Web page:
Fly, phoenix, fly: Cal League of Legends forms new roster for 2019-2020

Julia Shen/Staff

Related Posts

“Phoenix,” the theme for the 2019 League of Legends World Championship, is all about rebirth and leaving the past behind. Love the song or hate it, its message rings true for any competitive game; when the stakes are high, do you rise to the challenge or fall from grace?

This kind of intensity is a long way off for Cal’s League of Legends team, as the College Championship is three months away. Still, this year’s Division 1 roster is already training together. Three out of the five starting players are new additions, so the preseason will be critical for building synergy as the team prepares for the 2020 competition.

Patrick “LegendAchiever9” Visan and Lawrence “eXyu” Xu return to their roles as top laner and jungler, respectively. Mid laner Eugene “Eugenium” Tang, marksman Martin “PricelessWombat” Xia and support Jason “Jason Hu” Hu are newcomers.

“Everyone seems teachable and eager to learn, so I’m looking forward to seeing how they develop as players,” Visan said.

Xu agrees that new blood is a welcome change for the Bears.

“Last year we were complacent because we were very confident in our skills,” the sophomore said. “This year, I think we’re not as individually talented, but we’re more willing to work together as a team and I think that’s actually better.”

Tang, who swapped from jungle to mid this year, is ready to put in the work.

“(As a jungler), I was Grandmaster and I was playing against low Diamonds, but now I’m nervous I’ll get outclassed,” he said. “My teammates are all really, really good, so it’s a little (nerve-wracking) for me because I don’t want to let them down. I’m going to practice a lot.”

Cal’s competitive program also organizes five D2 (platinum-ranked and above) and two D3 (gold-ranked and below) teams. These teams often serve as training grounds for future D1 hopefuls, such as Xia, a senior who has been playing competitively since his sophomore year. His first team was D2 Brown, the lowest-ranked D2 team. Since then, he’s worked to climb to the top.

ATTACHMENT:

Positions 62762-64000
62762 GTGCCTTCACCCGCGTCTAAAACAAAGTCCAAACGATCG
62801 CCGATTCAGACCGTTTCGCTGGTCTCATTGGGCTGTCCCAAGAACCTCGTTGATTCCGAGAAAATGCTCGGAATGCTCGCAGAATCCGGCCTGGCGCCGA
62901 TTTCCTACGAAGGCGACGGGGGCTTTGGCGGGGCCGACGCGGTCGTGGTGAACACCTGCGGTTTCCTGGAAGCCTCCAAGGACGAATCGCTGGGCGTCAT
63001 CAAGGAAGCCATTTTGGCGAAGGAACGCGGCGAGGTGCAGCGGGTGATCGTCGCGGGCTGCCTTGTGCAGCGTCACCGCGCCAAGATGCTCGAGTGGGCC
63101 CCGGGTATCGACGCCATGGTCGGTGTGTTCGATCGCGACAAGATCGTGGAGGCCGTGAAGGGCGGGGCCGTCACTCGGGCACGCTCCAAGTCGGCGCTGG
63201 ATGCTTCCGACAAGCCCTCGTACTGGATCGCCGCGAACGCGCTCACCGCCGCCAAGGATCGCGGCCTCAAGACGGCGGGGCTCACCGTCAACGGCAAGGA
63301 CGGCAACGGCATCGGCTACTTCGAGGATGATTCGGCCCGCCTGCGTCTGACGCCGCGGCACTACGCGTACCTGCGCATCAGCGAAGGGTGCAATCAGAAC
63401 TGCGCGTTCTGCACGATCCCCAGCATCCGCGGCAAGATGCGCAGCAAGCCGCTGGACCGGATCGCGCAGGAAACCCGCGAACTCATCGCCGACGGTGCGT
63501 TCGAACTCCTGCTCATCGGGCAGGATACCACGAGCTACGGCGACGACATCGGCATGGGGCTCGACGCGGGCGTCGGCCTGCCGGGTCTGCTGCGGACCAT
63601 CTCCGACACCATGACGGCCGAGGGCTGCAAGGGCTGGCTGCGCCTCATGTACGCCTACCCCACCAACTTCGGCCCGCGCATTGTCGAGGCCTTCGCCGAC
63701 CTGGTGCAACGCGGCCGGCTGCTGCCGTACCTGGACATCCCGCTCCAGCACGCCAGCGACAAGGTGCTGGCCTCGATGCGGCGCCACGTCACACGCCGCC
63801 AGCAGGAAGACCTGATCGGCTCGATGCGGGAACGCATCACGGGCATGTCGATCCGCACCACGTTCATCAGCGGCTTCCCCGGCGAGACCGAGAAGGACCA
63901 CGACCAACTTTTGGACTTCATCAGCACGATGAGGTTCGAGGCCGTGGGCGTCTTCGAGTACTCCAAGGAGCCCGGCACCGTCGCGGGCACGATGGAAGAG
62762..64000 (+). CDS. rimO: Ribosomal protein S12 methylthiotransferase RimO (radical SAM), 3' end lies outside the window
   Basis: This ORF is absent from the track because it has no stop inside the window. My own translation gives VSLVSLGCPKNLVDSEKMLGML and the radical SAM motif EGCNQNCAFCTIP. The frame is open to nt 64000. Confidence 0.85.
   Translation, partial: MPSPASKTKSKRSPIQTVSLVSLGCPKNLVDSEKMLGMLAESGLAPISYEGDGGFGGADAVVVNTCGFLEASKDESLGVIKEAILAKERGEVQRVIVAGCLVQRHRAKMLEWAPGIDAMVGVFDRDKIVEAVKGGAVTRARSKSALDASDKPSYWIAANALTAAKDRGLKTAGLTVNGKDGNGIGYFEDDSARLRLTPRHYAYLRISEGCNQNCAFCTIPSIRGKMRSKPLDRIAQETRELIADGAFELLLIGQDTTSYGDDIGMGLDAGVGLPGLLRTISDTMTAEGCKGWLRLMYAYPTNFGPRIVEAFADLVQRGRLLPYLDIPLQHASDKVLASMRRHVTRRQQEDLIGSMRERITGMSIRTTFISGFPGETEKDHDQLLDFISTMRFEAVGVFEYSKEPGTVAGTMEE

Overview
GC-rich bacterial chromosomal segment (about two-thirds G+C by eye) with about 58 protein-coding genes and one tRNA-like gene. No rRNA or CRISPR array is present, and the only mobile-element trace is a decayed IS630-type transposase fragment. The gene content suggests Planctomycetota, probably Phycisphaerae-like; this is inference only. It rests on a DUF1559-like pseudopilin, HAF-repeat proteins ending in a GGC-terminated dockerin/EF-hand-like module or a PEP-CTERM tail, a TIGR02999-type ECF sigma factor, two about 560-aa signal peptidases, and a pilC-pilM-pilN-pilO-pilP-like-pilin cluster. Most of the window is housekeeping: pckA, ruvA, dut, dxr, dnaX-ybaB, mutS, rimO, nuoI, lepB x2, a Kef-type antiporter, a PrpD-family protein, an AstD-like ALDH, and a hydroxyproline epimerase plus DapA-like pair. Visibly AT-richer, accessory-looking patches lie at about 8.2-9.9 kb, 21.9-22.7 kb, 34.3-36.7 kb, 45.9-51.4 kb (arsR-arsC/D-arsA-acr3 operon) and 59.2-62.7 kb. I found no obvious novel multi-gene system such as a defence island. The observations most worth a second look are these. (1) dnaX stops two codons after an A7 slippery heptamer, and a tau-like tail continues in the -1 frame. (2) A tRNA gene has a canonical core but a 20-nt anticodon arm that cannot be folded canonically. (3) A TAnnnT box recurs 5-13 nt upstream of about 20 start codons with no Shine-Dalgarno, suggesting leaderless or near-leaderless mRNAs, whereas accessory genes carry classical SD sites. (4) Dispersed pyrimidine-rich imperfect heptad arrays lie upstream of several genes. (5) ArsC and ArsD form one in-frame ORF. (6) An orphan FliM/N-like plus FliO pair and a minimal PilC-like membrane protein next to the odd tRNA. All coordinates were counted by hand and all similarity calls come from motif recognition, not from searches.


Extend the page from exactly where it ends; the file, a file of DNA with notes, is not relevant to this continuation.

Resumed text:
“The tryout process was pretty intense — it was somewhat stressful for me especially in the last week,” he said. “It was fun though. I’m really happy that I made it to D1. It’s been an interesting year. I started from the bottom and slowly made my way up.”

Last year, Cal placed third in the West Conference of the League of Legends College Championship. For 2020, Xu is aiming higher.

“As a team, I hope we can beat Irvine,” he said.

UC Irvine is regarded as one of the best collegiate League of Legends teams in the West. The Bears have never faced the Anteaters in a competitive series; in the 2019 Conference playoffs, Cal was forced to forfeit against them.

All students hoping for a spot in Cal’s competitive League of Legends program played a three-week tryout stage, with three-hour and six-hour periods on almost every Saturday and Sunday in September. In total, 80 students participated. Only 15 of the 80 were vying for a spot on D1, which requires an individual rank of Diamond II or above.

“(The level of play) has definitely risen. Every year, the average (ranking) of players who apply gets higher and higher,” said Cindy “cindy bot” Chang, Cal’s competitive coordinator. “It’s a lot harder to make decisions.”

With their new roster assembled, the Bears are raring to go. Their preseason prep will determine whether they soar or flame out early in the regular season.

Julia Shen covers esports. Contact her at [email protected]. Follow her on Twitter @yinglol.